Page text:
Executive Producers: Andrew Bronson and Helen Lee

    • 50 min
    Leaving Evangelicalism, with Jon Ward

    Leaving Evangelicalism, with Jon Ward

    If you’re listening to this podcast, you’ve probably left, or considered leaving evangelicalism. But what does it mean to leave evangelicalism, and what is evangelicalism anyway? In today’s episode, Nancy speaks to reporter Jon Ward about the disparity between what the evangelical movement’s aspirational ideas and the current reality of the evangelical movement at work in the world. “A lot of evangelicalism is a cultural project, which presents itself as a theological project,” says Ward. “There's a disconnect between the faith and the principles of the faith, and how to apply them broadly,”
    So what does that mean for those of us who aren’t exactly feeling the “cultural project” of evangelicalism? And how do we focus on moving forward rather than merely looking back? Nancy and Jon bring their unique perspectives to a complex topic in this week’s episode of The Disrupters. 
    Disruptions discussed in this episode: 

    Jon Ward’s upcoming book, Testimony: Inside the Evangelical Movement that Failed a Generation


    Interview about the Greg Thompson/Duke Kwon book, Reparations

    The Evangelicals: The Struggle to Shape America

    “Shame” by Jake Meador


    The Color of Compromise by Jemar Tisby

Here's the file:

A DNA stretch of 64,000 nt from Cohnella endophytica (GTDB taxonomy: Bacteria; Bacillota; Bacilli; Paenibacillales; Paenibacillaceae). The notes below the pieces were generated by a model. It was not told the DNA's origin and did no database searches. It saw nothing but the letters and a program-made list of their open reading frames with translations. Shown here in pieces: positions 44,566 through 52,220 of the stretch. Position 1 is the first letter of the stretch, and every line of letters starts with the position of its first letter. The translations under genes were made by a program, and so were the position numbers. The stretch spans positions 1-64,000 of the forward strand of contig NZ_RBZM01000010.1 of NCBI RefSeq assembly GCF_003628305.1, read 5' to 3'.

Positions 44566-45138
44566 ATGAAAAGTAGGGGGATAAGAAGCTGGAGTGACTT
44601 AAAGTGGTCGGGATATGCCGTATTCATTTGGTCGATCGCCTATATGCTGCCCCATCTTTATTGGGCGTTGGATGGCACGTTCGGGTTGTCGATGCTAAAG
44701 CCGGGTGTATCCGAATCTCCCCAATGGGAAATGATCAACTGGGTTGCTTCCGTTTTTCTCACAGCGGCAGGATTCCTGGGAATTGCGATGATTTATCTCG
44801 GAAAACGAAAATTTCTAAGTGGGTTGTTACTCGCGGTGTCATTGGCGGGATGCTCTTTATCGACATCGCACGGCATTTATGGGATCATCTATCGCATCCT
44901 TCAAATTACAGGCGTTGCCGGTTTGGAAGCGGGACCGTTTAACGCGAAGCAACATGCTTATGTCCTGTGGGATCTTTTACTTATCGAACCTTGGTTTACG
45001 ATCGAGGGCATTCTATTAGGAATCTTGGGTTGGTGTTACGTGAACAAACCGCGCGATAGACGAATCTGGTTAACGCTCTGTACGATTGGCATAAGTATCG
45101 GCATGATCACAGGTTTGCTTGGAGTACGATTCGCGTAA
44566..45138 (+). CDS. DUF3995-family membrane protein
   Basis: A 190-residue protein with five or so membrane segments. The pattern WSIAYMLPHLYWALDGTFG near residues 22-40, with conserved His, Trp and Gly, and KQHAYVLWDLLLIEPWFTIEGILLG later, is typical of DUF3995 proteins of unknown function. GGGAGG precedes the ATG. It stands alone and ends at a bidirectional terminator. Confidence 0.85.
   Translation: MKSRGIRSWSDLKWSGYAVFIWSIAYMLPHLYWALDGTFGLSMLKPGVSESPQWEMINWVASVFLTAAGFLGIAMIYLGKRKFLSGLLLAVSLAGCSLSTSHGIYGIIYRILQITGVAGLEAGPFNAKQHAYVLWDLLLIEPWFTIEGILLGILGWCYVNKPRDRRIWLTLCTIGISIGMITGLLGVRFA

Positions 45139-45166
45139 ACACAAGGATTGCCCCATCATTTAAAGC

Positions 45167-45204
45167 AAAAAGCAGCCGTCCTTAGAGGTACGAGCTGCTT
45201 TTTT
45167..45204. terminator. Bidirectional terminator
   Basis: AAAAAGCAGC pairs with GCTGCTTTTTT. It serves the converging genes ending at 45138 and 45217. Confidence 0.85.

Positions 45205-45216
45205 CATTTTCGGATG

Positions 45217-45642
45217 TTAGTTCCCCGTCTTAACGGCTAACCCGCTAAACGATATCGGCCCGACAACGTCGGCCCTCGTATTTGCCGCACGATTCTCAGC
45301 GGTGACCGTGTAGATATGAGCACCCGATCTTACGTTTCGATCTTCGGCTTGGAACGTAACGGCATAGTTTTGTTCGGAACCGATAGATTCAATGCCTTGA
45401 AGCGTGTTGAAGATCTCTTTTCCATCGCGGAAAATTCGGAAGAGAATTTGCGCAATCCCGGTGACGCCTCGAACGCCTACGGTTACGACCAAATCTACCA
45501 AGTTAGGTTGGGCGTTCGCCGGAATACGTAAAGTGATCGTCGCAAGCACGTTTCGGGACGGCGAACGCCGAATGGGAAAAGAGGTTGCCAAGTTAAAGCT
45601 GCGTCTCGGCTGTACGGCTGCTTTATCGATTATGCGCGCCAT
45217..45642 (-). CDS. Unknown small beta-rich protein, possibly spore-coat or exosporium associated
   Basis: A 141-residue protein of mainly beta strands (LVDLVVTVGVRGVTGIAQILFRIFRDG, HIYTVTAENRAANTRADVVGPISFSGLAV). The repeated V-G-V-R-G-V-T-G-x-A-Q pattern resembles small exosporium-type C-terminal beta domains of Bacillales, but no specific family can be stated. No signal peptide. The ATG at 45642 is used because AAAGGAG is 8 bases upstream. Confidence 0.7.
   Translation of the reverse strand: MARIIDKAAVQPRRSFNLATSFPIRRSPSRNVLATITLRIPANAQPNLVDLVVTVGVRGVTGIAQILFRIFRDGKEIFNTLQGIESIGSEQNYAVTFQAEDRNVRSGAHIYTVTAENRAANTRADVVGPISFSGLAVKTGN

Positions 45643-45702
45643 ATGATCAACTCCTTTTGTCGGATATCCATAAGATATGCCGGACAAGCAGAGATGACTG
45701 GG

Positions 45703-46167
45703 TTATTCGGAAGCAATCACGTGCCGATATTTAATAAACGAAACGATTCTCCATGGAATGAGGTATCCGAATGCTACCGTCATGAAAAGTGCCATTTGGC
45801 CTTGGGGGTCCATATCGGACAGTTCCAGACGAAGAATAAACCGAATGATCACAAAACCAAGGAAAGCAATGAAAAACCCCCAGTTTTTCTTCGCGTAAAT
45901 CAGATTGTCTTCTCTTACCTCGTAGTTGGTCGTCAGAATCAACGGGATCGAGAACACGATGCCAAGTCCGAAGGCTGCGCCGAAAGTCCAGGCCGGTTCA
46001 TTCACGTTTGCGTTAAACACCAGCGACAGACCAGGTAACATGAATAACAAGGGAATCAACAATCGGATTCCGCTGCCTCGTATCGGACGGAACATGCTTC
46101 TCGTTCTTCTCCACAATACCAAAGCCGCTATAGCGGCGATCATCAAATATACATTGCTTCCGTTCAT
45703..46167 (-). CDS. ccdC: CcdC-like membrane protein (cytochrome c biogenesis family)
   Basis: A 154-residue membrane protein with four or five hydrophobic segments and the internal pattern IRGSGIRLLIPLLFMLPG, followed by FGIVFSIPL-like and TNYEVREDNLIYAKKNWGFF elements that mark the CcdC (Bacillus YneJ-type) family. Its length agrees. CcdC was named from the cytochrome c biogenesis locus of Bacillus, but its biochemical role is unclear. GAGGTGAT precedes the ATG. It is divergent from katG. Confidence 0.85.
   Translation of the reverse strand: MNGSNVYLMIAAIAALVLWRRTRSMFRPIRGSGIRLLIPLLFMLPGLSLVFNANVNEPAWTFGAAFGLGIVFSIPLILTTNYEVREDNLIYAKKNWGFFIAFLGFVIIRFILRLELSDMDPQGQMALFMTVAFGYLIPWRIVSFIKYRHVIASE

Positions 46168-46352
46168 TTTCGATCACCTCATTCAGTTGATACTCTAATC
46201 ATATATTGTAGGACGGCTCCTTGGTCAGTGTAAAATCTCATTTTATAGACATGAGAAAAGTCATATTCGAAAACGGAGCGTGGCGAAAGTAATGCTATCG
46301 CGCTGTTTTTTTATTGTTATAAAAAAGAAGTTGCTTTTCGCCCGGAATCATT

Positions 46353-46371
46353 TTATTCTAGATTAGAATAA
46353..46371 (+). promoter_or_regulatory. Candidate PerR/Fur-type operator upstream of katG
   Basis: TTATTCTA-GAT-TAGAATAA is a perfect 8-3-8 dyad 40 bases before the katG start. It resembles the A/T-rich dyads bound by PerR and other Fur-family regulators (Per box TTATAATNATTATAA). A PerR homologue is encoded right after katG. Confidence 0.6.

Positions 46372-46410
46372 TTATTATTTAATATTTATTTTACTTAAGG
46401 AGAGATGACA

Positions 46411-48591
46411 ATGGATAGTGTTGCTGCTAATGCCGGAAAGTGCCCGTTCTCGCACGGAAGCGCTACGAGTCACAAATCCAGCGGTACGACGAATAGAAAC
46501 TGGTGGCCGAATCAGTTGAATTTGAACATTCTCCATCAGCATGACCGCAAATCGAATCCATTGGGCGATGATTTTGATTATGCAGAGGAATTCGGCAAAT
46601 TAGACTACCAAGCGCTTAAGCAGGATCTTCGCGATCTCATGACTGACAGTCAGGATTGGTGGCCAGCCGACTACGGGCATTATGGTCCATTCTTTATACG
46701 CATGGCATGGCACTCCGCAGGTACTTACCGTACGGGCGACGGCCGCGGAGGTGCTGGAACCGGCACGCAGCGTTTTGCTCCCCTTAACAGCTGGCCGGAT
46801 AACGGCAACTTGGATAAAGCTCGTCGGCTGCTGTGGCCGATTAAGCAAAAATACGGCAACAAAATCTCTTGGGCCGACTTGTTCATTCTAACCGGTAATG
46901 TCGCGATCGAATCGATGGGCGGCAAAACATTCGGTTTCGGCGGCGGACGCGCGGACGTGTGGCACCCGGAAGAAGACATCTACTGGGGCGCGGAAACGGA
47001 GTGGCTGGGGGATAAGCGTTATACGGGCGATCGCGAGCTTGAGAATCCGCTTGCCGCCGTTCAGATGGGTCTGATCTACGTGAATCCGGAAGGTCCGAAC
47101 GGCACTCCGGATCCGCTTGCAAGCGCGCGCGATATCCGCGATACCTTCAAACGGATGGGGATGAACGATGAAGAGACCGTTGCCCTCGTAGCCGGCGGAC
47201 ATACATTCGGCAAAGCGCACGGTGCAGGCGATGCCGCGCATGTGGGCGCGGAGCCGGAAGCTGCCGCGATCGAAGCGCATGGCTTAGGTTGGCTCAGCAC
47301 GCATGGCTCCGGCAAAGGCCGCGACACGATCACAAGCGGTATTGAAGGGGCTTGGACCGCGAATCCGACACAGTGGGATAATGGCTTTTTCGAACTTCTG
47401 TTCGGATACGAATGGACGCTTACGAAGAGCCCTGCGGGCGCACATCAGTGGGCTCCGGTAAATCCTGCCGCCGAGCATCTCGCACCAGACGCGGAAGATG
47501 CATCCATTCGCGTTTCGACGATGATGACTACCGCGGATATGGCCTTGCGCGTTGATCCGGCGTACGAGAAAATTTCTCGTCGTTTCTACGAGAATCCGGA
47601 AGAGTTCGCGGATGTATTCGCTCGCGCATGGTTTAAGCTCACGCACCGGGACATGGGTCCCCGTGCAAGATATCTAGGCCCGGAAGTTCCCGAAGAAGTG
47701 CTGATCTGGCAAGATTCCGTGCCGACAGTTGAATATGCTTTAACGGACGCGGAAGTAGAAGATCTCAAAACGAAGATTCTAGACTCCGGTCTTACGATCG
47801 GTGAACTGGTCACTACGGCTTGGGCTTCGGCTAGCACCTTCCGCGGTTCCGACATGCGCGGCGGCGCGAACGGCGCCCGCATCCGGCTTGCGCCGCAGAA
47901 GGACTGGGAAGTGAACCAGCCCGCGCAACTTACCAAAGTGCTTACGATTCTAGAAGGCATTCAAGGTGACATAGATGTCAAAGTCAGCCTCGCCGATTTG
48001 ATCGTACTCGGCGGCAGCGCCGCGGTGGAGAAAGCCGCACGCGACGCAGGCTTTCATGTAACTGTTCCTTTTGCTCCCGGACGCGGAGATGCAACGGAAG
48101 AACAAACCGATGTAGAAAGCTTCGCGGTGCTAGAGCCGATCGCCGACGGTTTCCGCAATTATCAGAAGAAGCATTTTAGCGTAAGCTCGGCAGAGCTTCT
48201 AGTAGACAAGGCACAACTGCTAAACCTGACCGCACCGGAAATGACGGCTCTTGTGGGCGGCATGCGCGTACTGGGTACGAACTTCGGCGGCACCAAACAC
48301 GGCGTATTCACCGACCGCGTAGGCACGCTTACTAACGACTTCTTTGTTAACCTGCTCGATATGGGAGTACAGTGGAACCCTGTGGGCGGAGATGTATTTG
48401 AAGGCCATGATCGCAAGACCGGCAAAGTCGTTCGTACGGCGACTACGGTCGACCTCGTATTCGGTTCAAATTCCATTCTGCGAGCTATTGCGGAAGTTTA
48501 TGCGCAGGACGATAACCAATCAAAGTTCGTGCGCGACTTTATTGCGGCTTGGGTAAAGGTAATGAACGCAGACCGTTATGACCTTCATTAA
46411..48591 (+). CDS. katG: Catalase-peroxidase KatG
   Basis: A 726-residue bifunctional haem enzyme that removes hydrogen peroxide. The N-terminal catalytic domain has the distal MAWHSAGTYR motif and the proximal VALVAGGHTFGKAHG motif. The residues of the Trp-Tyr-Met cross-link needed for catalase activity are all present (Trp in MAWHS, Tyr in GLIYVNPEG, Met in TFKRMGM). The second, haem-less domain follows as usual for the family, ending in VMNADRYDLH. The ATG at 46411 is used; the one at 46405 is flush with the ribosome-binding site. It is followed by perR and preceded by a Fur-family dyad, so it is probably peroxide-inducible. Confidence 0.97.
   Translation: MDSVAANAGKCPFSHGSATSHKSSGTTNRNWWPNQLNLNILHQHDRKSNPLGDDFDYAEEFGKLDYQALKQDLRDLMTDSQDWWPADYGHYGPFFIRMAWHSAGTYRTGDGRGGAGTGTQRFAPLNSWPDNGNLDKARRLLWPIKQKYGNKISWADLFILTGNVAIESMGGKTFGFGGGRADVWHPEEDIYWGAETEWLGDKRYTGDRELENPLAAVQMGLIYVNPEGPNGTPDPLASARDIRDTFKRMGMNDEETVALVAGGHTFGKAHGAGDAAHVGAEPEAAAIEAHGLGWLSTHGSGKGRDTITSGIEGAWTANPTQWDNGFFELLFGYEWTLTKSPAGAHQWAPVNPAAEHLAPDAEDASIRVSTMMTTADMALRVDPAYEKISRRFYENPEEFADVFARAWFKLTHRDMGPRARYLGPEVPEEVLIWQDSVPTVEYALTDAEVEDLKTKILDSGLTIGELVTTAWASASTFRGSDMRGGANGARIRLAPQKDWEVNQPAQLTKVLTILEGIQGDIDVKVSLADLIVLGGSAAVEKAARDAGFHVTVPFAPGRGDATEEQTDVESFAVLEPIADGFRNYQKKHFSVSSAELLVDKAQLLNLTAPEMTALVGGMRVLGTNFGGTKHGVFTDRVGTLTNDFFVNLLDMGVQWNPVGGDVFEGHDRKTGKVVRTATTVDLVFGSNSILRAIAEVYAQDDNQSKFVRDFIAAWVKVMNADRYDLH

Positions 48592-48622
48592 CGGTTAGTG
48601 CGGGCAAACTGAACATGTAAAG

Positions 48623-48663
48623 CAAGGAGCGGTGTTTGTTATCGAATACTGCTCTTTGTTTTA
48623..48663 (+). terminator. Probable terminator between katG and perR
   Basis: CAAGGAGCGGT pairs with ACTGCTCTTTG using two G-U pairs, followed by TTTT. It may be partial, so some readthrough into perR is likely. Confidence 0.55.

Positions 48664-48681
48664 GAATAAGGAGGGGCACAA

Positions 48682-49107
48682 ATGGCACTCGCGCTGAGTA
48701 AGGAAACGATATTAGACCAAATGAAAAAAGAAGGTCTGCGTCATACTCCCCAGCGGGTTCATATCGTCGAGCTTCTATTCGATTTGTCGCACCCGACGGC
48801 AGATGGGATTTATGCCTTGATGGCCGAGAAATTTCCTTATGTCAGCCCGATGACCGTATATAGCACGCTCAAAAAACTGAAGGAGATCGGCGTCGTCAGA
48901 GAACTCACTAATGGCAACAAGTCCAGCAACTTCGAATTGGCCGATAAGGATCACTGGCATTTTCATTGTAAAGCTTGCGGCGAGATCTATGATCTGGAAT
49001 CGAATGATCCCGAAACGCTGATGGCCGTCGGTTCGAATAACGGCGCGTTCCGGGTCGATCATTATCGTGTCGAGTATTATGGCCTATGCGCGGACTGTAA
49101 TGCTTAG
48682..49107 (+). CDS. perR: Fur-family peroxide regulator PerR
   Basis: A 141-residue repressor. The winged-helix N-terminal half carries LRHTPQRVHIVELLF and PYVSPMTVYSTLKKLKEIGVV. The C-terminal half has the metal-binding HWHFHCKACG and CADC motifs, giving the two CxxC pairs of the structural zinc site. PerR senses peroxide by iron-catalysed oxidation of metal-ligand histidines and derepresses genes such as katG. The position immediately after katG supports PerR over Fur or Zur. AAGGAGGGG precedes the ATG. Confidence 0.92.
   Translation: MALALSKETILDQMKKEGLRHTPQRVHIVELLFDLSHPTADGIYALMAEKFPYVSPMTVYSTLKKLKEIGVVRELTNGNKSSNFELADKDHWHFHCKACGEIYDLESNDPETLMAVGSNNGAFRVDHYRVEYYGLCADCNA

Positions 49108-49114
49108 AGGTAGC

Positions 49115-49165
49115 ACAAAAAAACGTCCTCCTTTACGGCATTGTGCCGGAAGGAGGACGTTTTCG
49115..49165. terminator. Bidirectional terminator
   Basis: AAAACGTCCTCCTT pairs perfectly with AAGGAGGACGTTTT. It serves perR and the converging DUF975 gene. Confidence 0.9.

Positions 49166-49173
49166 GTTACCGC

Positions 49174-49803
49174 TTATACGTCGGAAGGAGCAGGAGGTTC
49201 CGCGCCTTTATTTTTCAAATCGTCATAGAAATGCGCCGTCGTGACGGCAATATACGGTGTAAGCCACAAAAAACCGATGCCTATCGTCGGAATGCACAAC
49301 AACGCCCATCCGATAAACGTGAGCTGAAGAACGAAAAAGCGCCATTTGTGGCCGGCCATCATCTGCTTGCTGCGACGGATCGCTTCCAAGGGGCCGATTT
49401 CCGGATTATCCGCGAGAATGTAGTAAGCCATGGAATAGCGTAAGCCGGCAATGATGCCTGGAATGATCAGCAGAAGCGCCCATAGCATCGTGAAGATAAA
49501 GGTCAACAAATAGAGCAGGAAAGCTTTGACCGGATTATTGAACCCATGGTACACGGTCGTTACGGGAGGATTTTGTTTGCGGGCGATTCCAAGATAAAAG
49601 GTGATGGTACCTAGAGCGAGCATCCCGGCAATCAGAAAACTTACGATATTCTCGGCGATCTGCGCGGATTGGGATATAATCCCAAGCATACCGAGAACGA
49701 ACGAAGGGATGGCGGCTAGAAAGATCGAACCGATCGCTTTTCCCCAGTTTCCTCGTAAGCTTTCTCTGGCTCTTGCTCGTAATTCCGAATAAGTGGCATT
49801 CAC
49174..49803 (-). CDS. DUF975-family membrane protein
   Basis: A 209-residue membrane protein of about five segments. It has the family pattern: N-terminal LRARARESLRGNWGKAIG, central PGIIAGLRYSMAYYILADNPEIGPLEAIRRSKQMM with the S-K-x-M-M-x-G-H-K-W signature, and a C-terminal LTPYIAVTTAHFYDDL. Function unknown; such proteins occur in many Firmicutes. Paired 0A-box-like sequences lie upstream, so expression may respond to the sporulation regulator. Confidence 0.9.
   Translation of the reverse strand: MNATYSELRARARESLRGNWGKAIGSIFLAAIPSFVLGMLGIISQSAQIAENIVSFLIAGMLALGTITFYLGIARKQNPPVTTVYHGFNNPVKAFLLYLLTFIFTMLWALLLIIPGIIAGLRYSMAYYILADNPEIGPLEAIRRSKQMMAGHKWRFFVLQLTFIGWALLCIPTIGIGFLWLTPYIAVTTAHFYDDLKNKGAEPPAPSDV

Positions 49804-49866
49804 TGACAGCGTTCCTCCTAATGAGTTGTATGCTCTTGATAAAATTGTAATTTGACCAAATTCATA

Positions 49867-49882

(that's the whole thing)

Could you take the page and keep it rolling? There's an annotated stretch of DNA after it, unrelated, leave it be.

Culture Care by Makoto Fujimura


    The Disrupters is hosted by Nancy Wang Yuen. Theme song is New Eyes by Jason Chu.
    Producers: Richard Clark, Matthew Linder, and Maila Kim
    Executive Producers: Andrew Bronson and Helen Lee

    • 45 min
    What Happens If We Don’t Tell Our Stories, with Jemar Tisby

    What Happens If We Don’t Tell Our Stories, with Jemar Tisby

    Back in early 2020, on the first season of The Disrupters, Jemar Tisby told then-host Esau McCaulley that a person of color’s participation in historically white Christian spaces inherently come with a cost: “You get pushed out, you burn out, or you sell out.” 
    For McCaulley, this was a challenge to his own approach, as a black Christian who was a professor in a white-Christian institution: “This podcast is a record in time, and this is a hypothesis.” Said McCaulley at the time. “Let’s follow God in this way, and then let’s check back in 5-10 years and see what God has done with both. Hopefully, he’s blessed both.”
    It hasn’t yet been five years, but for both Tisby and host Nancy Wang Yuen, the writing is on the wall. White Christian institutions have not created spaces where they can thrive.